- Has photos (2 photos)
- Has videos (0 videos)
- Has audio (0 audio)
Most modern Brits have no idea about UK politics – and one in ten doesn’t even know where the Prime Minister lives, a study has revealed. The poll of 2,000 adults showed nearly two thirds of adults’ rate their political knowledge as average to poor.
More than four in ten said their understanding was weak because they didn’t watch the news and didn’t want to read political stories.
Top clangers include one third not knowing the difference between Ed and David Miliband and the roles they play in government.
One in ten didn’t even know what number Downing Street the Prime Minister lives at.
7% of those surveyed even thought ex-PM Gordon Brown was the current Chancellor of the Exchequer.
The research was conducted to mark the launch of the new series of Yes, Prime Minister series on Tuesday at 9pm on Gold, which found that 41% can’t keep up with government affairs as they change so frequently.
Steve North, General Manager of Gold, said:
”Some terminology and policies are obviously very complex but it’s worrying that so many adults don’t know rudimentary facts such as who the current Foreign Secretary is.
”It would seem people really struggle with government terminology and it’s a shame such a large proportion of the country are embarrassed by their lack of understanding.”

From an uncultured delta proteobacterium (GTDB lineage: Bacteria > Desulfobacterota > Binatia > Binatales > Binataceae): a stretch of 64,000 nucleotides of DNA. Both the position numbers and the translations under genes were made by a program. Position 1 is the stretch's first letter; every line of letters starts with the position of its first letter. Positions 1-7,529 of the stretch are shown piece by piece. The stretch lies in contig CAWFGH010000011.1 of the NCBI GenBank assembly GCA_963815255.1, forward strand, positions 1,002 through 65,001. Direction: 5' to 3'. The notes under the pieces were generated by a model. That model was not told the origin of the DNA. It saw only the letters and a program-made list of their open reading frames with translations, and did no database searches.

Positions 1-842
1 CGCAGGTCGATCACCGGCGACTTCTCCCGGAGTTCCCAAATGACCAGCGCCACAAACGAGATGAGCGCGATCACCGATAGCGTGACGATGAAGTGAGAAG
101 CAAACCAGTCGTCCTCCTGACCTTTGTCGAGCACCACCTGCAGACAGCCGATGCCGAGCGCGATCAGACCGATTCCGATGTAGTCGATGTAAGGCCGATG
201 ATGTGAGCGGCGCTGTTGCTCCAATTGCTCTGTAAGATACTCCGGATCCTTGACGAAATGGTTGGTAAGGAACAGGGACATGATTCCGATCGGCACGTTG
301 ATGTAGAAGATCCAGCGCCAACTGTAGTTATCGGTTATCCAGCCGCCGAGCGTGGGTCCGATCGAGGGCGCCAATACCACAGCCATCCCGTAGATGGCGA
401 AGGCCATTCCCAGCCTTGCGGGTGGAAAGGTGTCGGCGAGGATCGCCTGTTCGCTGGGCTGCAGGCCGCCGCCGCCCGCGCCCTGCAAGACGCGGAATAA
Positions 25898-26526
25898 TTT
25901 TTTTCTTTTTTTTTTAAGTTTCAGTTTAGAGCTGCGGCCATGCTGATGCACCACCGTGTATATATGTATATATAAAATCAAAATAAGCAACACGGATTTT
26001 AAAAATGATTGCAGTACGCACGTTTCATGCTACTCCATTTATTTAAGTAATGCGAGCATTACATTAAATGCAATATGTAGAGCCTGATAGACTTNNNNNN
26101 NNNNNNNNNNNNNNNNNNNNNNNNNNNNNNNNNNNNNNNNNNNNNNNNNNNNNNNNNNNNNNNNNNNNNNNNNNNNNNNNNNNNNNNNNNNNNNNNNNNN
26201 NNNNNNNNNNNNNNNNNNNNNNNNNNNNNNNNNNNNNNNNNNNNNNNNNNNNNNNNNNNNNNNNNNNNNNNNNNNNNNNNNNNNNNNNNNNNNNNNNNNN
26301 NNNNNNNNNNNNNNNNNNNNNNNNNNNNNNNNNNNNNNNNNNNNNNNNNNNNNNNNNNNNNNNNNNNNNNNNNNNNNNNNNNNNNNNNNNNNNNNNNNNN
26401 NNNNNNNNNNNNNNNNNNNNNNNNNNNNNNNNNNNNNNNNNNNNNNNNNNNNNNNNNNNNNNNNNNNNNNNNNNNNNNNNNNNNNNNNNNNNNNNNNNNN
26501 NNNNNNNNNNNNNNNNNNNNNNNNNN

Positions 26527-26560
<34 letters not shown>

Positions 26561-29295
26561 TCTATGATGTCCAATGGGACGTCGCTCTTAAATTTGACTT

The poll found one quarter of respondents had no idea which party Ed Balls represents, while more than one third of adults could only name one to four British Prime Ministers.
Only 60% knew it was the chief whip’s job to keep party rebels in line.
Surprisingly one in twenty thought a chief whip was an MP who rode horses and 7% thought it was the head chef in Westminster.
When it comes to political jargon we have no idea either- when quizzed on terms such as MOD, GDP and FCO, many adults answered incorrectly.
Bizarrely, one in 20 thought MoD stood for Ministry of Deportation and 15% thought GDP thought meant Government Demands Priority (opposed to Gross Domestic Product).
When asked what a shadow cabinet was – more than one in twenty thought it was a dark grey piece of furniture and others said it was a meeting of disgraced politicians.
15% didn’t know what a ‘white paper’ was.
Furthermore only 82 % knew that William Hague was the Foreign Secretary – other answers given were Will-i-am, Teresa May and William Shakespeare.
One in five Brits had the good grace to be embarrassed by their lack of knowledge when it comes to current affairs, while 42% said they would like to improve their knowledge,